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LatvianEdit

 dievs on Latvian Wikipedia
 
Dievs (1)
 
Seno grieķu dievi (2)

EtymologyEdit

From Proto-Baltic, from Proto-Balto-Slavic *deiwas, from Proto-Indo-European *deywós, from the stem *dey-, *dī-, *di-(to shine brightly), with an extra (w)o-s. The original meaning was probably “light,” from which “sky” (via “bright one”, “shining one”) (a meaning still found in Balto-Finnic borrowings like Finnish taivas(sky), Estonian taevas(sky)), whence also “god” (compare Veps taivaz(sky), but taiwaliine(god) < “celestial”). Cognates include Lithuanian diẽvas, Old Prussian deiwas, deiws, deywis, Old Church Slavonic дивъ(divŭ), Russian dialectal див(div, wonder, miracle), Upper Sorbian dzíw, Polish dziw, Proto-Germanic *teiwaz, *tīwaz(god of war) (Old High German Zīo, Old English Tīw, Old Norse Týr), Sanskrit देवः(deváḥ), Avestan 𐬛𐬀𐬉𐬎𐬎𐬀(daēva, demon, devil), Scythian sakdeos(deer demon) (< Proto-Iranian *sāka-daiva), Latin deus (< *deivos).[1]

PronunciationEdit

(file)

NounEdit

dievs m (1st declension, feminine form: dieviete or dieve)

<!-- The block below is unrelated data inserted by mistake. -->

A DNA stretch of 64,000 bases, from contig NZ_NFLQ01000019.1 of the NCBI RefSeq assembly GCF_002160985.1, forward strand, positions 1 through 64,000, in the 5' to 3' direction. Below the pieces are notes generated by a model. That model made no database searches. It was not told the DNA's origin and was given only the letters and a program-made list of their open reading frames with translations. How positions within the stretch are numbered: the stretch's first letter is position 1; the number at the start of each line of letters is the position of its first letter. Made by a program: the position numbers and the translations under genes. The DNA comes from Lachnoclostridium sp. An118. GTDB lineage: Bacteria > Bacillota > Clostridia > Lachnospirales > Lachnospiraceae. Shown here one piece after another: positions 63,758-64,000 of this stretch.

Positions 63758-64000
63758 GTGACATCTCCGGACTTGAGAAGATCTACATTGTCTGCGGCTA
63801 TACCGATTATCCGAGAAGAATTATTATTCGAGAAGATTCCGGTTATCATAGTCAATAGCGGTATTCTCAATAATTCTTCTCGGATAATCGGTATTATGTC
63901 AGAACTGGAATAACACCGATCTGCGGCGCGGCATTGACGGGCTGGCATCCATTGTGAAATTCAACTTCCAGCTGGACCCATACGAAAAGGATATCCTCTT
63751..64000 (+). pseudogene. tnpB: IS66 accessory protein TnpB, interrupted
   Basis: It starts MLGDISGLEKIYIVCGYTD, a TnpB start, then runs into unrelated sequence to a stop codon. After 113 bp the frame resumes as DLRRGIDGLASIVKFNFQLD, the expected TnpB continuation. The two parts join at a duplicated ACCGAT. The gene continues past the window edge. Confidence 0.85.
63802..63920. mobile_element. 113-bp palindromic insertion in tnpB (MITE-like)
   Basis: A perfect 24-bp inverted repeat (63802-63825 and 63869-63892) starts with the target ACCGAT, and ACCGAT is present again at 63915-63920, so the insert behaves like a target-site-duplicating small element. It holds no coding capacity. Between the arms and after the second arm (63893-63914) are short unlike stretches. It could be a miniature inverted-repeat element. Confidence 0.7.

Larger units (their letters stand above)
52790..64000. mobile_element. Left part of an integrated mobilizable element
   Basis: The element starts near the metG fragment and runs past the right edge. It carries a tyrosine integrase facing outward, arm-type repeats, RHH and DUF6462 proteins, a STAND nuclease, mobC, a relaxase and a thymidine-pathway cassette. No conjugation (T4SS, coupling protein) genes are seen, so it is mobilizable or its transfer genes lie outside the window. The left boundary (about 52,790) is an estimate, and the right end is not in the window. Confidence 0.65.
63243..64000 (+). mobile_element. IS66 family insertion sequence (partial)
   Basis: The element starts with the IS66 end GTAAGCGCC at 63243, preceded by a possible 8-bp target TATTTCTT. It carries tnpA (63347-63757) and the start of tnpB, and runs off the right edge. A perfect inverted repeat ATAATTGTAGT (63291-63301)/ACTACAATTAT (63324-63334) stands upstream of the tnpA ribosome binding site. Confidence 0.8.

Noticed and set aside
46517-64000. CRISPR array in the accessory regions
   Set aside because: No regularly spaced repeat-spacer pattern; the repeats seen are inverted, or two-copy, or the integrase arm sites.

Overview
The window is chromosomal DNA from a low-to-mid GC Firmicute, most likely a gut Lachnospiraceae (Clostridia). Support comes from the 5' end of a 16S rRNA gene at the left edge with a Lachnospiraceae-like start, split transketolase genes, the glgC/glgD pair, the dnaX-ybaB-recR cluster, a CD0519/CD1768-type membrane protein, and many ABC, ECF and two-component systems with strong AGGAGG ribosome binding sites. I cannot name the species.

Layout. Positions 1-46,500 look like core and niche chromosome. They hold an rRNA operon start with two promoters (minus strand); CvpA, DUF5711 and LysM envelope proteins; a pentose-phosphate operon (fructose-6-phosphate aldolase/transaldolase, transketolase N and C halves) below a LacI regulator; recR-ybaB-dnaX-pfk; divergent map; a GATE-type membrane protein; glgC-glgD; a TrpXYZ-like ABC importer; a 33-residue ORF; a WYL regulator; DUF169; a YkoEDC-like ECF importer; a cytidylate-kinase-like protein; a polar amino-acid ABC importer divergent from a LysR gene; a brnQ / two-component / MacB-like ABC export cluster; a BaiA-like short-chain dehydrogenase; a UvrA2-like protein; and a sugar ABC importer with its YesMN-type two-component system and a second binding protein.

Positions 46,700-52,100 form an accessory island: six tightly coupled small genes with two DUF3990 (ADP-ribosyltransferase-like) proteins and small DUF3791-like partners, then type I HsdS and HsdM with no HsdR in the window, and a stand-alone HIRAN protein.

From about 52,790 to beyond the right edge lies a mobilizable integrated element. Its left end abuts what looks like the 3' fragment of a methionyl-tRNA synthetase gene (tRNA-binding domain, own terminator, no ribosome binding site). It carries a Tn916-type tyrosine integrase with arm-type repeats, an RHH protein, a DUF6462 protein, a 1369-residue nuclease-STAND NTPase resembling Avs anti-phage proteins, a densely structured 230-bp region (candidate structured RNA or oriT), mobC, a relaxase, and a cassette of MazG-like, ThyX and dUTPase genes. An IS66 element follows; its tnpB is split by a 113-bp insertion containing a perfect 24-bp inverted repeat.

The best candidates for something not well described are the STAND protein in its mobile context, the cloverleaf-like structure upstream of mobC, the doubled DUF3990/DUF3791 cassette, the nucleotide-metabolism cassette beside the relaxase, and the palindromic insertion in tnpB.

1. (theology, Christianity, often capitalized) god (supernatural being that created the world)
    lūgt dievu‎ ― to pray to god
    ticēt dievam‎ ― to believe in god
    dieva kalps‎ ― servant of god (i.e., a preacher)
    dieva tiesa‎ ― god's judgment
    dievs (pa)sargi! pasargi dievs! lai dievs (pa)sarga!‎ ― god forbid!
    mīļais dievs! mans dievs!‎ ― dear god! my god!
    reliģijai raksturīgs uzskats, ka pasauli radījis dievs‎ ― (it) is a characteristic belief of religion that god created the world
  2. (mythology) god (powerful supernatural being that demands worship)
    seno grieķu dievi‎ ― ancient Greek gods
    romiešu dievi‎ ― Roman gods
    pagāniskie dievi‎ ― pagan gods
    kara dievs‎ ― the god of war

DeclensionEdit

AntonymsEdit

Derived termsEdit

ReferencesEdit

  1. ^ Karulis, Konstantīns (1992), “dievs”, in Latviešu Etimoloģijas Vārdnīca (in Latvian), Rīga: AVOTS, ISBN 9984-700-12-7